No bears were spotted as the adventurers explored the area around my house.  Keicha took lots of wonderful photos of their times climbing rocks, hiking, and exploring the area around the nearby old Woodman Sanatorium, a treatment center run by the Modern Woodmen during the first half of the last century for those suffering from tuberculosis.  After the exploration trip, they all came home with all sorts of stories about all they had seen and discovered.  I think they all had a memorable time.  (Hopefully, Keicha will do a blog post telling more about these adventures that I can share with you.)

Atticus came home tired and ready to spend time with his buddy Boston.  Boston was very happy about that.



The time together as a family was way too short, but we tried to make the most of time we had.  One day the girls and I went to the Colorado Springs Fine Art Center to the Georgia O'Keeffe exhibit that is currently on display.

It is always a treat to see the work of Chihuly.  This piece is on permanent display at the Fine Arts Center.  No photos were allowed to be taken of the O'Keeffe exhibit.


We had a great day of viewing some wonderful art.  This was followed by eating lunch at one of my favorite Mexican food restaurants.  This isn't the best shot of Keicha. You all know she is quite lovely, but I like the effect I got by taking a panorama photo while sitting out on the patio at Jose Muldoons.  The photo is going on the blog.  (Sorry Keicha.)  Of course, while we ate,  I had to tell Grandma Sally's Jose Muldoons story.  Have you heard it?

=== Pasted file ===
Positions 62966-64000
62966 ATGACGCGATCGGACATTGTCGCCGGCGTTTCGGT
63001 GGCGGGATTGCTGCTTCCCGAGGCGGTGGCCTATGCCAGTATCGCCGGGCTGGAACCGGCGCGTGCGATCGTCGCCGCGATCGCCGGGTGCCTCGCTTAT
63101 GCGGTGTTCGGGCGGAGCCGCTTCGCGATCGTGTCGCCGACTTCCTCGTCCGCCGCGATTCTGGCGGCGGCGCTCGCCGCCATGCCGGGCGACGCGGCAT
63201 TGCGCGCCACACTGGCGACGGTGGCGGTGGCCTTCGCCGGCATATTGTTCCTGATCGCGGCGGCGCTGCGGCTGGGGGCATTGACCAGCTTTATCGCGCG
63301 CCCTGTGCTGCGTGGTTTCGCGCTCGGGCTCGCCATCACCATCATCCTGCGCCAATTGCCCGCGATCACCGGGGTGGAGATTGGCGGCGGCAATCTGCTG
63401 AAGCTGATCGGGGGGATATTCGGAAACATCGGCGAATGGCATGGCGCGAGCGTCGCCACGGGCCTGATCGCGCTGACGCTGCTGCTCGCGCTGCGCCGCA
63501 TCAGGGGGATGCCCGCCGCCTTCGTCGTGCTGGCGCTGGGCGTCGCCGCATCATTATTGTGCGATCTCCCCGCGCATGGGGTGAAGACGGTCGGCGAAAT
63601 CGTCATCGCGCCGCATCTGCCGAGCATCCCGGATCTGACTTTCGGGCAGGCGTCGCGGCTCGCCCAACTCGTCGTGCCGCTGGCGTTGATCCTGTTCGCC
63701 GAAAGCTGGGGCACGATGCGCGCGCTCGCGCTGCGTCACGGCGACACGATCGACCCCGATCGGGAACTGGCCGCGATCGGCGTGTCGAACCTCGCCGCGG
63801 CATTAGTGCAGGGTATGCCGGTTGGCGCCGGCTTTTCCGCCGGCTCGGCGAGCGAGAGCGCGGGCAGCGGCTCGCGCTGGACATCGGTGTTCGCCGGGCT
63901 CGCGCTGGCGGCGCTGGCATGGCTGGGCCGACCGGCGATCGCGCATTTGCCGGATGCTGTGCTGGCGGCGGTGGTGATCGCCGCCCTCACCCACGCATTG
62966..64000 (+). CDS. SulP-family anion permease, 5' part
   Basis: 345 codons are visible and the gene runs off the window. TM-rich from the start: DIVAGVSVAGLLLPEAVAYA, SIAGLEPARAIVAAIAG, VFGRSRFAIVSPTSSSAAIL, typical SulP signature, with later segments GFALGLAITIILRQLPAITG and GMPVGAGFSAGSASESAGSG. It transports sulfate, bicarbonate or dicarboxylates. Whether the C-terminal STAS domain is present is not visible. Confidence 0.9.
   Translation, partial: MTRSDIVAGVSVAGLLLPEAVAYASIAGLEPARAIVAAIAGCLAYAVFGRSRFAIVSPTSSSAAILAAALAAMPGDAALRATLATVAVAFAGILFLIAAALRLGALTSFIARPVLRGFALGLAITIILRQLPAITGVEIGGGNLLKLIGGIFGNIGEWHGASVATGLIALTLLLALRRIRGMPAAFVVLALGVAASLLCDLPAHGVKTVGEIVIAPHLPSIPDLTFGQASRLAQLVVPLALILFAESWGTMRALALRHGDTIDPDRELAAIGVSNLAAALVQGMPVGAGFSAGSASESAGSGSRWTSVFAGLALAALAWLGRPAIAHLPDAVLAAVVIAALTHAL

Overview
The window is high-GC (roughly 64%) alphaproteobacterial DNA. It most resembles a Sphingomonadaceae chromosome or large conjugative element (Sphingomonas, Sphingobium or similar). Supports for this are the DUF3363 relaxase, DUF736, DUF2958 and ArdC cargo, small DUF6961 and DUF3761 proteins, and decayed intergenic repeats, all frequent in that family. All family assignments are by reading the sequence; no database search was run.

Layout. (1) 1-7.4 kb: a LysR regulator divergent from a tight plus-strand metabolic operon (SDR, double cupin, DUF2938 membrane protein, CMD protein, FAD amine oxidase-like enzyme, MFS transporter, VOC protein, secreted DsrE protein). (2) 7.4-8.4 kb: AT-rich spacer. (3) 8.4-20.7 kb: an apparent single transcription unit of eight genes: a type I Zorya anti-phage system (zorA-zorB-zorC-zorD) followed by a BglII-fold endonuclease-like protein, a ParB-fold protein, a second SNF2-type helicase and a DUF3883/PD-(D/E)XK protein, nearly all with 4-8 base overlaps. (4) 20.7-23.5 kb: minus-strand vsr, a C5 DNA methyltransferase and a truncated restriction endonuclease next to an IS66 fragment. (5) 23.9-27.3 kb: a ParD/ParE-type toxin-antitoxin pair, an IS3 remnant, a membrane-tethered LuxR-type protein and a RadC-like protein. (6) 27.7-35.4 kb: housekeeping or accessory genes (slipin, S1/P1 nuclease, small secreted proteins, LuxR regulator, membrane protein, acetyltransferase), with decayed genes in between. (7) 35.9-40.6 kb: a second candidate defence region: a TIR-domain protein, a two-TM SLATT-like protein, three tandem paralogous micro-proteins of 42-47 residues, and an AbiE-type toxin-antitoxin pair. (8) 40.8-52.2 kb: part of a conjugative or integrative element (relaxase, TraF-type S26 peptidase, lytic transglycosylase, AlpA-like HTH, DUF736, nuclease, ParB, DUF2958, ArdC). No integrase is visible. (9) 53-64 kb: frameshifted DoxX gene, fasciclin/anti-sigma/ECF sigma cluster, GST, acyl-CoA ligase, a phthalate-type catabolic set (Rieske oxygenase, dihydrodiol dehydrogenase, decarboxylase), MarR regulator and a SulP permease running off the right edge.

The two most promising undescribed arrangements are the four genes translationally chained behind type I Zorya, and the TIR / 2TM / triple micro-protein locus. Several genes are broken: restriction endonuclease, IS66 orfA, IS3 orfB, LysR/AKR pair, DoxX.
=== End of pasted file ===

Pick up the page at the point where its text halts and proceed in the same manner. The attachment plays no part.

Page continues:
One day, about 20 years ago or so, Grandma Sally took her sister to Jose Muldoons for lunch to celebrate her sister's wedding anniversary.  We decided to order margaritas with lunch since it was a special occasion.  We had a great lunch and a good time together.
Grandma Sally wrote a check to pay the bill.
Those were the days before debit cards.
The waiter took the check and the bill.
Soon, he came back and said,
"I'm sorry, but I won't be able to accept this check."
"What?"  said I.
"You said you took checks."
He said, "We do take checks, but we can't take this check."
He then politely handed me the check.
I'd signed the check: Sally Muldoon!
That is why you should never drink a margarita for lunch.
I did once, and when I went to leave, I thought I owned the place.
(Thankfully, I had enough cash to pay the bill that day.)  

After lunch, Jonathan, Samantha, and Atticus met us for ice cream.  I couldn't get any of them to cooperate for a family photo, so this is what you get.  The image of all of us together enjoying ice cream on summer afternoon is one I will remember whenever I visit Josh & John's Ice Cream.  I have so many similar memories of other times we gathered here for ice cream from years gone by.  Do you have favorite places that hold special memories of times with family?

 We ended our day by doing a downtown walking tour of Colorado Springs.  This led us on another art tour as we viewed some graffiti in one of the alleyways.  Jon is giving us an interpretation of what the graffiti writers were saying in this photo below.